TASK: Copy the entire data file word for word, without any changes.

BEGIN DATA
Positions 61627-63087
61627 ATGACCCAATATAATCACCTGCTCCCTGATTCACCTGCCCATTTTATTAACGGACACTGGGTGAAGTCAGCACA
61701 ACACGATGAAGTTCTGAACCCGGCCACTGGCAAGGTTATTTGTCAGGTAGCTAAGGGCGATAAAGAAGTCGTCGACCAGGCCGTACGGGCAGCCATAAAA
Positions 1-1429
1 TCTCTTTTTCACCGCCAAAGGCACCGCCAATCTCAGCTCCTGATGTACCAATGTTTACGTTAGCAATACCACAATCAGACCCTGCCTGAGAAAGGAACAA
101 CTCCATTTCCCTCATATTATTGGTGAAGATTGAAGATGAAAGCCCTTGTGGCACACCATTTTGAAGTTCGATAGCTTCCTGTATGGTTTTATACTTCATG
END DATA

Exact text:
Positions 61627-63087
61627 ATGACCCAATATAATCACCTGCTCCCTGATTCACCTGCCCATTTTATTAACGGACACTGGGTGAAGTCAGCACA
61701 ACACGATGAAGTTCTGAACCCGGCCACTGGCAAGGTTATTTGTCAGGTAGCTAAGGGCGATAAAGAAGTCGTCGACCAGGCCGTACGGGCAGCCATAAAA
Positions 1-1429
1 TCTCTTTTTCACCGCCAAAGGCACCGCCAATCTCAGCTCCTGATGTACCAATGTTTACGTTAGCAATACCACAATCAGACCCTGCCTGAGAAAGGAACAA
101 CTCCATTTCCCTCATATTATTGGTGAAGATTGAAGATGAAAGCCCTTGTGGCACACCATTTTGAAGTTCGATAGCTTCCTGTATGGTTTTATACTTCATG